The State with the Most
From the standpoint of physical space, Alaska is incomprehensibly huge. It extends through the long chain of Aleutian Islands to such a width that if you superimposed the map of Alaska over the Lower 48, it extends almost from the Atlantic to the Pacific.
But when you start looking at other aspects of Alaska, the vastness seems almost incidental. It’s what’s in that space, how extraordinary it is. That’s where words and mathematics fail miserably.
To make that scale comprehensible, people say that Alaska is larger than the three next largest states combined: Texas, California and Montana. When Texans get too uppity, Alaskans have to discipline them by saying, “Be careful or we’ll break Alaska in two, and you’ll be the third largest state.”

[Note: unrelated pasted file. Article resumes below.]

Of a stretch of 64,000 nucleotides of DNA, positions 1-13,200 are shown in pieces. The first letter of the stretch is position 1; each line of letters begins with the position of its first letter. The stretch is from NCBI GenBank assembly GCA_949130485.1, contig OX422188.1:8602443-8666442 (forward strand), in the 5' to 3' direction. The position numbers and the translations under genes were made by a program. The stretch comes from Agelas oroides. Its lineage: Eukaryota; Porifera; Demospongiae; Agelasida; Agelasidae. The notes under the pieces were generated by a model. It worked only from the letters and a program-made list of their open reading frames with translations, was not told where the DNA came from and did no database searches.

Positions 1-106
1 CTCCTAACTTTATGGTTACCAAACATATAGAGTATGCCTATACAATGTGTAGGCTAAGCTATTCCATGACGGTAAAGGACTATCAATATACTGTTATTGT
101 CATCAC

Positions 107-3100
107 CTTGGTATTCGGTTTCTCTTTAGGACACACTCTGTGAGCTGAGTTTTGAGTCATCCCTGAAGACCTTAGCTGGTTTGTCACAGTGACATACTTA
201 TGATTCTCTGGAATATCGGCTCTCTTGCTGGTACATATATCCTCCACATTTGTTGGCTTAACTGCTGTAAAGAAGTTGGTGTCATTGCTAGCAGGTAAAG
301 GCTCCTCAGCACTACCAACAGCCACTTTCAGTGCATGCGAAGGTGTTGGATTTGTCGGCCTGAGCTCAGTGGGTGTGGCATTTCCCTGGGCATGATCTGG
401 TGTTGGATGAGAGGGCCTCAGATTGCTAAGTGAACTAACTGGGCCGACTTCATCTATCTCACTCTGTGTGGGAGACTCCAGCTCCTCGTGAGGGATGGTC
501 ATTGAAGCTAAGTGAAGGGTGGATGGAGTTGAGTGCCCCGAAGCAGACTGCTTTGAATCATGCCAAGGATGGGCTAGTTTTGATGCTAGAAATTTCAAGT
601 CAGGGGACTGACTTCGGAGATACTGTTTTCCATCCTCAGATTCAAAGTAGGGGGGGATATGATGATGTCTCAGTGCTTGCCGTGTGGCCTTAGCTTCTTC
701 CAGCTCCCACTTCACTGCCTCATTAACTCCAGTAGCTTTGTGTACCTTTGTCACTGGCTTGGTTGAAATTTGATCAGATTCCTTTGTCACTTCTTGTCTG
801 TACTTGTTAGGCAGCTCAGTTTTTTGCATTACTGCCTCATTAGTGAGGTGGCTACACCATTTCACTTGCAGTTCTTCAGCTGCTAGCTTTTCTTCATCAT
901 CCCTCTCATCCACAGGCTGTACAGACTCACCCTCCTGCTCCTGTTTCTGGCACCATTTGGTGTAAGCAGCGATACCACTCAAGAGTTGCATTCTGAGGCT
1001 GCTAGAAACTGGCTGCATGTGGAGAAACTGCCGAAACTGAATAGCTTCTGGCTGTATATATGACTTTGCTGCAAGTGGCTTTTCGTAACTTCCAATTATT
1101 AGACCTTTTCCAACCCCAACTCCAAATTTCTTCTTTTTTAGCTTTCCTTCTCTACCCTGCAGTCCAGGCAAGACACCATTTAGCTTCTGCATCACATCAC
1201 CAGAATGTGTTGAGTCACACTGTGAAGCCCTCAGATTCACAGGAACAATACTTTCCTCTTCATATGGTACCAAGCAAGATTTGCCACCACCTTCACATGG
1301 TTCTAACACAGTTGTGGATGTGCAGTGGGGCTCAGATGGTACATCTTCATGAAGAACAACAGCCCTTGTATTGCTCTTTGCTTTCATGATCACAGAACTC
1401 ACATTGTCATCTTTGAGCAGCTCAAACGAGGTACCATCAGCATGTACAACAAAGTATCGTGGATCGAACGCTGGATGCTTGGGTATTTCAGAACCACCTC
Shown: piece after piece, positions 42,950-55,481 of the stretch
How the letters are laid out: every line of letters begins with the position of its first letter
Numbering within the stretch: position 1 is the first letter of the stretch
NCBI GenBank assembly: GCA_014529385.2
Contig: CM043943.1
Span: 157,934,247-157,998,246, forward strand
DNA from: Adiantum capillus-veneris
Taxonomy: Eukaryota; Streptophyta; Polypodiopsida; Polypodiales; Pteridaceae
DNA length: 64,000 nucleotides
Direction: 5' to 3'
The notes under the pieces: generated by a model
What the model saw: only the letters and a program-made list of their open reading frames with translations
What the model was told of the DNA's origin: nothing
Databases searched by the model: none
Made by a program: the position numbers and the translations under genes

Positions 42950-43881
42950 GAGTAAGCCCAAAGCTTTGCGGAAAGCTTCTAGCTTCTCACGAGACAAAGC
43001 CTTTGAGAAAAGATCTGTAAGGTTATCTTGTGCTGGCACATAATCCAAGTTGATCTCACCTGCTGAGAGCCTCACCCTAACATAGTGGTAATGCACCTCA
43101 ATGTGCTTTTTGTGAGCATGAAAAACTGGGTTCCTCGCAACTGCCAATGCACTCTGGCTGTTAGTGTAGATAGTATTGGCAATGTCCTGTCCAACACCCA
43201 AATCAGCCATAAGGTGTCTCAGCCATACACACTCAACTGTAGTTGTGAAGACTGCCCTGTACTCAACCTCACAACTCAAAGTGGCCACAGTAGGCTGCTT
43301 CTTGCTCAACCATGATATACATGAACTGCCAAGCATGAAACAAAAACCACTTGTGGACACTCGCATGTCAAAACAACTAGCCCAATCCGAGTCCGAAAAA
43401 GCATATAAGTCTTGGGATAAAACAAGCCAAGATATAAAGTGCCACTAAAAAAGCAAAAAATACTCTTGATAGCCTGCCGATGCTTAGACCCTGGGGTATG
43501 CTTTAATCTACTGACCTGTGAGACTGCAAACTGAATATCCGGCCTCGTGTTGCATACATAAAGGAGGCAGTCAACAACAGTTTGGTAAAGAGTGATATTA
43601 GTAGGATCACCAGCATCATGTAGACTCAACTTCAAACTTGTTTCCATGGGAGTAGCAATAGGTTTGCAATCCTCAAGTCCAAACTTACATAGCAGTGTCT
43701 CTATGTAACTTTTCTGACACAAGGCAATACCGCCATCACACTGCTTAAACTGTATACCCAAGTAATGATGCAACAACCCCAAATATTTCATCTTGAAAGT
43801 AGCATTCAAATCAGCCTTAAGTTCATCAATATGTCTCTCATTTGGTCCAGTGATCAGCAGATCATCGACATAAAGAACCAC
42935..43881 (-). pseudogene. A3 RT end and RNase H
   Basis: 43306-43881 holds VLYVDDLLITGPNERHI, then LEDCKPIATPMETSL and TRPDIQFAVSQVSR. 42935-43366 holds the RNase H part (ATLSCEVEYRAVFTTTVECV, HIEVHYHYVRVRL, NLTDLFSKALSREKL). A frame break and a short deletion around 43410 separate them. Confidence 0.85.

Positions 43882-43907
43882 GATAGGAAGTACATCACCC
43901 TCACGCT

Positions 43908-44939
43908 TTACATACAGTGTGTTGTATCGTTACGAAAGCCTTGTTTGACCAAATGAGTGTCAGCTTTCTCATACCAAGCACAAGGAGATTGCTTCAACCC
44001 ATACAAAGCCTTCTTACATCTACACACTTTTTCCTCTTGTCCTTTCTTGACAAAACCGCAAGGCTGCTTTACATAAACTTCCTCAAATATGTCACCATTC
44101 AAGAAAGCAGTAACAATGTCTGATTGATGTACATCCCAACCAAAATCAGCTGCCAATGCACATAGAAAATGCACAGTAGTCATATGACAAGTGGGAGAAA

Alaska extends into the arctic zones where the change of season is so dramatic it’s the Land of the Midnight Sun in summer, and one long nighttime in winter. Yet Ketchikan, in the southernmost part of Alaska, is fewer than 700 miles from Seattle, as the crow flies.
Alaska’s Mount Denali is the tallest mountain on the North American continent, more than 20,000 feet high. Anyone who has seen the Rocky Mountains knows that the tallest mountain on the whole continent must be really fantastic. We are really talking “other-worldly” when it comes to Alaska. The mountains, not just the tallest one, but what passes for an “ordinary run-of-the-mill” mountain in Alaska, are breathtaking.
When I arrived at my first stop in Alaska – Ketchikan – I found myself at the foot of enormous, achingly beautiful, misty mountains that came up practically to the edge of the sea.